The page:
Here in History by Betty Laver

Here in History by Betty Laver

Edward and Mary Liddicoat reared a family of four boys and four girls.

The children were Edward George (1886), Lillian Ethel, (1888- 1979), Reginald Frank (1890-1975), William Percy (Percy 1892-1983), Florence May (May 1900-1946), Hettie Marguerite (Daisy 1901-1993), Richard Leonard (Leonard 1903-1985) and Gwendoline Irene (1907-1970).

There were few opportunities for large families in England in the early 1900s so Edward decided they would immigrate to Australia.

Across the street from where the Liddicoat family lived in Gladstone was the Balcomba Private Hospital run by Matron Annie Cairncross.

With the hospital so close, Lillian the eldest girl, became interested in the nursing profession and soon went to Bundaberg to undergo training.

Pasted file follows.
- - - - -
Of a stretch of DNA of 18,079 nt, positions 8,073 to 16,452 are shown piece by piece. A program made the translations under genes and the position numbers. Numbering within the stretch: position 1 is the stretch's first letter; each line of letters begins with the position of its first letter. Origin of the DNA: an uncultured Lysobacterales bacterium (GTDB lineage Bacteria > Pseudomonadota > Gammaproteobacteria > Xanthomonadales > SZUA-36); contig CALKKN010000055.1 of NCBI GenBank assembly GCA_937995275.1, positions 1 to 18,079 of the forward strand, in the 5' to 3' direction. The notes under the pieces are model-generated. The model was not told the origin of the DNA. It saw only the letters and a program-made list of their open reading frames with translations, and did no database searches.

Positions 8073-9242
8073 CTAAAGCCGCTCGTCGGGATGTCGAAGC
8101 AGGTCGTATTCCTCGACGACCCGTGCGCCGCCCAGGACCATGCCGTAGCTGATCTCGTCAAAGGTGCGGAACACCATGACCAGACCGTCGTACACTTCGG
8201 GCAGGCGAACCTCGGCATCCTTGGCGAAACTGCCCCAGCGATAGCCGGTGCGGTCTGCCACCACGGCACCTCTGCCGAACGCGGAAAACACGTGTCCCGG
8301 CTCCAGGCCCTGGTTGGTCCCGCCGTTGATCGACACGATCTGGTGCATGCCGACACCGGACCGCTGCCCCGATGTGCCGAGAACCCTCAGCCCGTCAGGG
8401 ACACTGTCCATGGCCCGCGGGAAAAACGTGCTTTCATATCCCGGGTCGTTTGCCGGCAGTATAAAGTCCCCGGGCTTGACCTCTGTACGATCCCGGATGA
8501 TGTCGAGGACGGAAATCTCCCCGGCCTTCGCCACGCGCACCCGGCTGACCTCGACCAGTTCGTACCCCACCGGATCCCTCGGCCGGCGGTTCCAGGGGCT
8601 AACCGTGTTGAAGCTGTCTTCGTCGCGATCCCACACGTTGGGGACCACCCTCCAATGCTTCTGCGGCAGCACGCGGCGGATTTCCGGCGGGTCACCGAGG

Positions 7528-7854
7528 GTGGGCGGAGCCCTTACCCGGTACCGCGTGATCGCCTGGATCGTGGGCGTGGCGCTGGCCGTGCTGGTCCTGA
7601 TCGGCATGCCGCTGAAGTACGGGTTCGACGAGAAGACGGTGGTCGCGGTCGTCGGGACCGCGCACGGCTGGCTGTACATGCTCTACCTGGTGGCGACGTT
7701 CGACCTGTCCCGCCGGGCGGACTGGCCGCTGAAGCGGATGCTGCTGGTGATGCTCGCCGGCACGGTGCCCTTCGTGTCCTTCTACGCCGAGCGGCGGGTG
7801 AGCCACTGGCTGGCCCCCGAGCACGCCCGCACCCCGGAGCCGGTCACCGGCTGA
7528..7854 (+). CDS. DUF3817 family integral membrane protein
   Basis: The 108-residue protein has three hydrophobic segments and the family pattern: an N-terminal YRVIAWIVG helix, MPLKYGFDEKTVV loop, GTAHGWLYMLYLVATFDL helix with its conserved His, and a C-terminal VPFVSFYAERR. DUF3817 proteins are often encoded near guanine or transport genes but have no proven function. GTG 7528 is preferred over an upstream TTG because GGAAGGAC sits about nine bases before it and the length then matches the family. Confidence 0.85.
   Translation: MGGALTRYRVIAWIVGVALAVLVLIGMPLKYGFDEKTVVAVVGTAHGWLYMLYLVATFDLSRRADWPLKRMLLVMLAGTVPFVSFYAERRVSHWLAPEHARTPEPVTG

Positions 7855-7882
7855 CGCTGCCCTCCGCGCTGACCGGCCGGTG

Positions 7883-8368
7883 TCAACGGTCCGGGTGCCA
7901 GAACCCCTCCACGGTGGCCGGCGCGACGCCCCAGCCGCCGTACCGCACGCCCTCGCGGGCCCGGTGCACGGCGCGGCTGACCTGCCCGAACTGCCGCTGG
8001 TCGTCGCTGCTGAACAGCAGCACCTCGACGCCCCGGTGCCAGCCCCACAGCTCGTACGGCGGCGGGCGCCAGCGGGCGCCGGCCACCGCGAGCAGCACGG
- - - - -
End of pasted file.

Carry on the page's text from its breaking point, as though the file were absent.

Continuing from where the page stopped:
By 1921, Lillian Liddicoat gained certificates fully qualifying her for obstetric nursing.

She then came back to Gladstone to work with Matron Caincross for three years until she became a Matron.

The opportunity arose for her to buy the private residence of Dr Maye, which was situated in Goondoon Street.

Lillian converted it into a twelve-bedroom maternity hospital, naming it Bayview, opening in 1926. The hospital was presided over by Matron Liddicoat and her sisters for twenty years and it boasted over 2600 births, including thirty-six sets of twins and one set of triplets.

It could be said that Matron Liddicoat smacked more bottoms than any educationalist could in a lifetime of teaching.

When talking to many of the senior citizens of Gladstone today, they can relate that they were born at

Bayview Maternity Hospital.

Although Bayview was registered as a maternity hospital, Matron Liddicoat conducted it as a private hospital and accepted patients suffering from a variety of ailments.

The hospital closed in 1946.


Photo of Bayview Hospital courtesy of Marion (Liddicoat) Smith.